Gov. Jim Justice announced Monday the first of several initiatives to encourage the estimated 588,000 eligible West Virginians who are hesitant to get vaccines to get their COVID-19 shots: $100 U.S. savings bonds to all residents ages 16 to 35 who get vaccinated.
Justice said during Monday’s COVID-19 briefing that he opted for savings bonds instead of cash to play to a potential sense of patriotism among younger West Virginians.
“The people that need to step up are our young folks, and I know they’re going to do it,” said the governor, referencing the current trend of spread of COVID-19 variants predominately among ages 10 to 35.
Justice said he’s hoping that 275,000 of the roughly 380,000 nonvaccinated West Virginians ages 16 to 35 will take him up on his offer, which he said will be funded using unexpended federal CARES Act pandemic stimulus funds.
Reaching that goal, the governor said, would push statewide vaccination rates above 70%, the threshold health experts believe would permit the state to drop mask-wearing and social distancing mandates.
According to the Department of Health and Human Resources COVID-19 dashboard, 37.9% of West Virginians ages 16 and older are fully vaccinated.
Given the current reluctance among many West Virginians to get vaccinated, Justice said that, without incentives, “We’re going to be faced with wearing these masks that nobody likes for a long, long time.”
According to the State Auditor’s Office, as of April 20, more than $615 million of the $1.27 billion of CARES Act funds directed to the state remain unspent.
The governor on Monday erroneously stated that reaching the goal of 275,000 savings bond participants would cost the state $27.5 million. Actually, Class EE savings bonds sell for half of face value, and mature to face value in 20 years, which would put the total cost to the state for 275,000 $100 bonds at $13.75 million.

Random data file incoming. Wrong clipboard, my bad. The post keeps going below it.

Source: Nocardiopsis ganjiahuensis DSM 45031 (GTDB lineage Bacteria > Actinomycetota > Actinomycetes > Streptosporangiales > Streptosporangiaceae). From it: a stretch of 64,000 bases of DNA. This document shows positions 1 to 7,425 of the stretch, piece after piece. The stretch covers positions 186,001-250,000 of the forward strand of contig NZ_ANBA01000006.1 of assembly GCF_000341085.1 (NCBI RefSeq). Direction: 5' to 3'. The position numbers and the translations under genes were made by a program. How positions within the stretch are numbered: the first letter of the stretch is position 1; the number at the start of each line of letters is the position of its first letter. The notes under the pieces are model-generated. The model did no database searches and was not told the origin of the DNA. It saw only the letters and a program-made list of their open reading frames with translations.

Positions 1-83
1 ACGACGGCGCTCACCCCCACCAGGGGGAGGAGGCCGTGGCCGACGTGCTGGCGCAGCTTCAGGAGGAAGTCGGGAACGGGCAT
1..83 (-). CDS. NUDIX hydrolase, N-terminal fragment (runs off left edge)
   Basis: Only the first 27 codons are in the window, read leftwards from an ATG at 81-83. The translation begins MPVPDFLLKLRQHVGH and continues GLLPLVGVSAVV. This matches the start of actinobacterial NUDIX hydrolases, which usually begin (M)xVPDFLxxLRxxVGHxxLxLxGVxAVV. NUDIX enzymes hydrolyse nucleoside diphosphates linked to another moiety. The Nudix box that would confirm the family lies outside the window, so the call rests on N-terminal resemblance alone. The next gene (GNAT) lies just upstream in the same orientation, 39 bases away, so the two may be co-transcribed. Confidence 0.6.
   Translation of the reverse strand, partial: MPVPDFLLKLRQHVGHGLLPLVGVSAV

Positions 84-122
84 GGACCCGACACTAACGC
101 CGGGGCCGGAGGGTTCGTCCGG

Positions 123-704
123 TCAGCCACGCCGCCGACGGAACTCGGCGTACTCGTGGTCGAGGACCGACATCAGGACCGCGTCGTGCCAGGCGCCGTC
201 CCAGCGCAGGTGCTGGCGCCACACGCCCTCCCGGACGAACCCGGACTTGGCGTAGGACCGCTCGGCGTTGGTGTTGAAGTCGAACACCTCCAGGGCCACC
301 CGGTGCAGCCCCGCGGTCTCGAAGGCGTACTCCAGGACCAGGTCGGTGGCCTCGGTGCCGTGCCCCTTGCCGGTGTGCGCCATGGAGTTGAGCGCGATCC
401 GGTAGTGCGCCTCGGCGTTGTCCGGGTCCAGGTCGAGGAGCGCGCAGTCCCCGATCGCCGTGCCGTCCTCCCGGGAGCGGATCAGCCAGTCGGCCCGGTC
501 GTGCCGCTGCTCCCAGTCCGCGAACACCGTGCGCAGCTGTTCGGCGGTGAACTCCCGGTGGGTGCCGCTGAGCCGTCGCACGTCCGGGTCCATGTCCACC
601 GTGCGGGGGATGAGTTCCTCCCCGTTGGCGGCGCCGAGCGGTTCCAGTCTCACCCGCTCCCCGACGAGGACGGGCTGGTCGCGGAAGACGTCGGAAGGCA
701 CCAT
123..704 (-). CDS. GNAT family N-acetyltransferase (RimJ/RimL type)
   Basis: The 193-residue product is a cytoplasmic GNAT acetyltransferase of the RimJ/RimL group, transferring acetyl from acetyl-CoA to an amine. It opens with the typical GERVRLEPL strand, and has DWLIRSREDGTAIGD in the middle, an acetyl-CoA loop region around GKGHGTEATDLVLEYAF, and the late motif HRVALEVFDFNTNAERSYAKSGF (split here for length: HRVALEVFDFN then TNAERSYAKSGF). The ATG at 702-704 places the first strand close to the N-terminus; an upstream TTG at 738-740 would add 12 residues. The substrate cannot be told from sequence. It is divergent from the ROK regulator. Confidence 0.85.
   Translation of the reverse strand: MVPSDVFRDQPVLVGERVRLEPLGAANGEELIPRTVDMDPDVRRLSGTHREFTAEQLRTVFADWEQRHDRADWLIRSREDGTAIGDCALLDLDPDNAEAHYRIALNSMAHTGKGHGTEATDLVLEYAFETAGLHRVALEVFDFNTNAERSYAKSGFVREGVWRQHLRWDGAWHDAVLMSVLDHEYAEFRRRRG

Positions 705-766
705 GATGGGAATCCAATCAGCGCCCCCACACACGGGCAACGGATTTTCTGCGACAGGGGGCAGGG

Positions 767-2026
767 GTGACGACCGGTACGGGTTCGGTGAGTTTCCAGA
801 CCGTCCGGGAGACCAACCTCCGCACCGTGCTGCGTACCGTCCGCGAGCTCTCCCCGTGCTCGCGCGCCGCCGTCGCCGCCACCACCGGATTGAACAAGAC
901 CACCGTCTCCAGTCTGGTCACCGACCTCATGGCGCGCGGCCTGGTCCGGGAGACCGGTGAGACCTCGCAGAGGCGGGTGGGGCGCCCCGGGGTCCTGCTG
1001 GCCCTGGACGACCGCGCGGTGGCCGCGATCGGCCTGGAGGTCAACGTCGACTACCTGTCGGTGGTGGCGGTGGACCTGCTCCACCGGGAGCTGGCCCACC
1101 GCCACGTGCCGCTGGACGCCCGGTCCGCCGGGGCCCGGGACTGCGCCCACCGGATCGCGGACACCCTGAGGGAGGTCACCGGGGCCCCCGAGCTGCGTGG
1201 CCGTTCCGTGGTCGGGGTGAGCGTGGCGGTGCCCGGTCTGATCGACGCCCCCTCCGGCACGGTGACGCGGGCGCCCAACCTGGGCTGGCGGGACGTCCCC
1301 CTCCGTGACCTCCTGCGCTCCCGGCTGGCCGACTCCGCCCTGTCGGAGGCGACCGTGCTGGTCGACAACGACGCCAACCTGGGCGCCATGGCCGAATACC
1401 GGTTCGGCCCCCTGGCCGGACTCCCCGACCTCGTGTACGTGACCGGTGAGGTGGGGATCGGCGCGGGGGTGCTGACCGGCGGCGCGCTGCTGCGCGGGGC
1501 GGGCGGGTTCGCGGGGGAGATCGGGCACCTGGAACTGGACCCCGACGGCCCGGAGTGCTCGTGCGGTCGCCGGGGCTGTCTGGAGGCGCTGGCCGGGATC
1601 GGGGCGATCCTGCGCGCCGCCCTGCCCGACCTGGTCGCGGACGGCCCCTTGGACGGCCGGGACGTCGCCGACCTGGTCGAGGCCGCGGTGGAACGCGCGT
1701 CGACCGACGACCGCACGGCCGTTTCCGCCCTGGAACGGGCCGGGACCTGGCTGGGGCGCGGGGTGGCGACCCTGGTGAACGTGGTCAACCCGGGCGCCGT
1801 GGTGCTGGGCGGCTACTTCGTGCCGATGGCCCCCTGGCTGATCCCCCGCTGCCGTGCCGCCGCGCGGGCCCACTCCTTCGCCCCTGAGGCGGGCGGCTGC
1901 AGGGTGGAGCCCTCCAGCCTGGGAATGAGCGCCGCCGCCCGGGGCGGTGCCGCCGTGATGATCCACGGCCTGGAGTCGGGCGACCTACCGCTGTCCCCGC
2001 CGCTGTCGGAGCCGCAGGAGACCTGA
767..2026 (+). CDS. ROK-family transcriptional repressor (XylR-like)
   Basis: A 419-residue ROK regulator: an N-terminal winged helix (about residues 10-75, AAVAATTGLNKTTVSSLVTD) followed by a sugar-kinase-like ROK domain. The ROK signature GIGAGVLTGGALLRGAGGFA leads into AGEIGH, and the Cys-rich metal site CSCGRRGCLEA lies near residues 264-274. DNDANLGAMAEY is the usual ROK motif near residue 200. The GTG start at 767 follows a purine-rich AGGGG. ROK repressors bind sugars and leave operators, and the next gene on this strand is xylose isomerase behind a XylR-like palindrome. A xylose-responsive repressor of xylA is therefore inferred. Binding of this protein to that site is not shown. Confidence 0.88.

Justice said he thinks savings bonds will be more meaningful to recipients than cash payments.
“A hundred dollars will get gone just like that,” he said. “I want our young people to see and understand they’re doing something important.”
The governor said Monday that he will be announcing other initiatives to encourage the vaccine hesitant to get their COVID-19 shots, part of a program he has dubbed “Beat 588 Bad.”
Other possibilities, he said, include mobile vaccination vans, as well as vaccination clinics at fairs and festivals and sporting events; at state, national and county parks; and at bars, restaurants and shopping centers.
Justice also suggested that students sponsor vaccination clinics as school service projects.
“There’s lots and lots of good ideas here, but I’m telling you we’ve got to kickstart this and kickstart this fast,” he said.
Statewide vaccination rates have plummeted in April, as numerous national surveys show that Republicans, evangelical Christians and residents of rural areas have the highest levels of vaccine hesitancy.
The peak day for vaccinations during the week of March 28 to April 3 was 14,436 doses on March 31.
For the week of April 4 to April 10, the peak day on April 8 fell to 9,848 doses, and in the week of April 11 to April 17, the peak day dropped to 4,684 doses on April 11.
From April 18 to April 24, the peak day fell to 3,491 doses on April 22.
Overall, state vaccination rates have plunged from an average of more than 17,000 vaccinations a day at the end of March to fewer than 2,500 vaccinations a day last week.